This week I was made aware of a social studies teacher in Chicago who introduced media literacy as a 5-week segment of her class at Whitney Young High School, according to an article from Chalkbeat.
The inspiration for adding media literacy was the Jan. 6, 2021, insurrection. To quote the Chalkbeat article, the teacher “scrapped her lesson plans for February and spent the entire month focused on media literacy. Among her goals: to help her juniors and seniors discern fact from fiction, identify credible sources of news, and spot misleading information.”
Every citizen, not just high school students could benefit from learning, at the very least, that news outlets carry both hard news articles and opinion columns or segments and learn how to distinguish one from the other.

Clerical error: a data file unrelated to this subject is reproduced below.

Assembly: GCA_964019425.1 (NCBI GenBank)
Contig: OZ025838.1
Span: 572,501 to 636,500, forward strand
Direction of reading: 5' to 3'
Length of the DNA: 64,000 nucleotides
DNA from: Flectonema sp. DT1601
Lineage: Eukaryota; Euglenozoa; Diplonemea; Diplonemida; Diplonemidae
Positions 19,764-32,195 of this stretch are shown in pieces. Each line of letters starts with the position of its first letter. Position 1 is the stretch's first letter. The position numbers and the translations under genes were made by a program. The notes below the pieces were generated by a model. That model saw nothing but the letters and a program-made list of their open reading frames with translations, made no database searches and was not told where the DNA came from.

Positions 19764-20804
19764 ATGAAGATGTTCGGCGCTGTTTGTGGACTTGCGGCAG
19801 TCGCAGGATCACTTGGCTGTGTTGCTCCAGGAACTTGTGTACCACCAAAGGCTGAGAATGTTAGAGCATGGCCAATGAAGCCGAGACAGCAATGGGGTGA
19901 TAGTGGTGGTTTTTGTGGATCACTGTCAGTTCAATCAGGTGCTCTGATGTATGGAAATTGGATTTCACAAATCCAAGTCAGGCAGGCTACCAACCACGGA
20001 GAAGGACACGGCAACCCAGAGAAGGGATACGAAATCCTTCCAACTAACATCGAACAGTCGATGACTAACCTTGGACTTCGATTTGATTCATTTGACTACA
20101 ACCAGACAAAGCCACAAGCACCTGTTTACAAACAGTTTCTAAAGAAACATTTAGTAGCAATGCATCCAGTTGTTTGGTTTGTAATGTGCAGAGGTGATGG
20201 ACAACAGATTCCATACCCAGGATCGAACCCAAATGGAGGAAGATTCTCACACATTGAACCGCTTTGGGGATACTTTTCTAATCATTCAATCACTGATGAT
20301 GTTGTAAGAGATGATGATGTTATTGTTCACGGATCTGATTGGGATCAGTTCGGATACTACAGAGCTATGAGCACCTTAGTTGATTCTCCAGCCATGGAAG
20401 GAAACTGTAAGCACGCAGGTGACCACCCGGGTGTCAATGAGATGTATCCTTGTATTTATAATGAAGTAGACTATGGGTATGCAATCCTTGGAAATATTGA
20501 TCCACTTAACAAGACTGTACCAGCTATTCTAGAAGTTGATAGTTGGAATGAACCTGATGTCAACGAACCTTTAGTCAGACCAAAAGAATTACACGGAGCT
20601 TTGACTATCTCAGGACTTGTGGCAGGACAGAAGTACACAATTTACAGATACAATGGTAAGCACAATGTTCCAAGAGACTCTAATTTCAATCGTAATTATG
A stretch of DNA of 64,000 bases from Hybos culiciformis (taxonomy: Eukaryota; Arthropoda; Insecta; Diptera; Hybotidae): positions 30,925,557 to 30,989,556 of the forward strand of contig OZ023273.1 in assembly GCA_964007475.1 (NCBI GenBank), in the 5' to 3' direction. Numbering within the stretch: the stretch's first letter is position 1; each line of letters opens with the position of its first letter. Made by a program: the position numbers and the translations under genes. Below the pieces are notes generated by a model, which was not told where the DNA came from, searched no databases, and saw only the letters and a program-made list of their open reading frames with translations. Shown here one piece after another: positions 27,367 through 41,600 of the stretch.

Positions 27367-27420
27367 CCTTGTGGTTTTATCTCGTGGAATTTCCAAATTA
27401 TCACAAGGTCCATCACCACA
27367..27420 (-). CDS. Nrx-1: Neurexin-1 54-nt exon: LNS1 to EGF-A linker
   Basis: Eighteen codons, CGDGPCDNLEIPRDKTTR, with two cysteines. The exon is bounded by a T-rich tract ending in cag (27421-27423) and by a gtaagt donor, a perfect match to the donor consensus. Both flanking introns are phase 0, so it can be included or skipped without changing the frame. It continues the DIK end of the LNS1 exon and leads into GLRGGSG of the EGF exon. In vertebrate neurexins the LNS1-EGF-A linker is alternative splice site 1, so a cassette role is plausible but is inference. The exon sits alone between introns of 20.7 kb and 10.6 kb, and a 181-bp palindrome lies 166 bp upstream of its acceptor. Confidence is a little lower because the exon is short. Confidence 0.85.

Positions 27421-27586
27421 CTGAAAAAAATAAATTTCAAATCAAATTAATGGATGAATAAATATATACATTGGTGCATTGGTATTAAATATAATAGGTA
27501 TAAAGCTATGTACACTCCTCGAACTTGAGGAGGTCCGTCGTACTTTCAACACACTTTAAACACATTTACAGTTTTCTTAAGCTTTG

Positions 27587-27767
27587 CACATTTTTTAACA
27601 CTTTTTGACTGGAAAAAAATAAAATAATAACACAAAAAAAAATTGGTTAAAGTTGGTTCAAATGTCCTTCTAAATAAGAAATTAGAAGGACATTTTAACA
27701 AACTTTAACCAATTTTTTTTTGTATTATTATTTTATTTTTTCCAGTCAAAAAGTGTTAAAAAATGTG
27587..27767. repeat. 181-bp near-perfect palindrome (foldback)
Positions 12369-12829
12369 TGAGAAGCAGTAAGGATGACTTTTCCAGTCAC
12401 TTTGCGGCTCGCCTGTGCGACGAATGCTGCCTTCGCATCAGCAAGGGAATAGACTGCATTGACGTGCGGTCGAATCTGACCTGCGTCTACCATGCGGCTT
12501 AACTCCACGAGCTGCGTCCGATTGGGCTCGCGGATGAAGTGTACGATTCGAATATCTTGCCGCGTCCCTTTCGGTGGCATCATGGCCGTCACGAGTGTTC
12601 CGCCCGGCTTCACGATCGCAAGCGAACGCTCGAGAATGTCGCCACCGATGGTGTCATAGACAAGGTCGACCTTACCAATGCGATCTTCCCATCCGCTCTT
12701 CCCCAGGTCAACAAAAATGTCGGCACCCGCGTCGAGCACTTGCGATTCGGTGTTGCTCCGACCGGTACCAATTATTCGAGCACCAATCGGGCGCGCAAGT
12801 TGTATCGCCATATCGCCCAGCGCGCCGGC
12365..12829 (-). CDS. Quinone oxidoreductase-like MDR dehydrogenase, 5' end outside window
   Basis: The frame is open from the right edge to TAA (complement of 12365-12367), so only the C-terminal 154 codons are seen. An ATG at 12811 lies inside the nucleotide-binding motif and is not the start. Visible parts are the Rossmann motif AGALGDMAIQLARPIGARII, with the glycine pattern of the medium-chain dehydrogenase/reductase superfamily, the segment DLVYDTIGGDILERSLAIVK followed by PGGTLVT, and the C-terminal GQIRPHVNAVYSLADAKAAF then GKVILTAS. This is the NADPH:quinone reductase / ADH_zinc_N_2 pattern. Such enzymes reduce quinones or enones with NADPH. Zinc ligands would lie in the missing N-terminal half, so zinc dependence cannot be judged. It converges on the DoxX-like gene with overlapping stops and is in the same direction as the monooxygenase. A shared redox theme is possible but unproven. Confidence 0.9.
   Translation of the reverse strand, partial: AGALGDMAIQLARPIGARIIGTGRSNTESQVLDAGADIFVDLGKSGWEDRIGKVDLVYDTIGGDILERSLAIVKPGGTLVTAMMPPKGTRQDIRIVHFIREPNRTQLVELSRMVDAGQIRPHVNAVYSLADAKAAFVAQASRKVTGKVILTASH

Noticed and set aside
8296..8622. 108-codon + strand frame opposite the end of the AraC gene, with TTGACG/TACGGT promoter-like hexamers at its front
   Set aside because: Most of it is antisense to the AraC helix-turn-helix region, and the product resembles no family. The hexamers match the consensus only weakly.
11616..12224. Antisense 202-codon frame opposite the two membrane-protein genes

They should learn about QAnon and its origins and the outsized role it has played in recent events, not just the Jan. 6 insurrection. They should learn that “if it sounds too good to be true or too bad to be true,” it may not be true and how to utilize the internet (such as on www.snopes.com and other fact-checking sites) to research such items and not to forward those juicy and seductive emails or blog posts without verifying them.
No one likes to be duped, right? Liars count on you to spread their lies.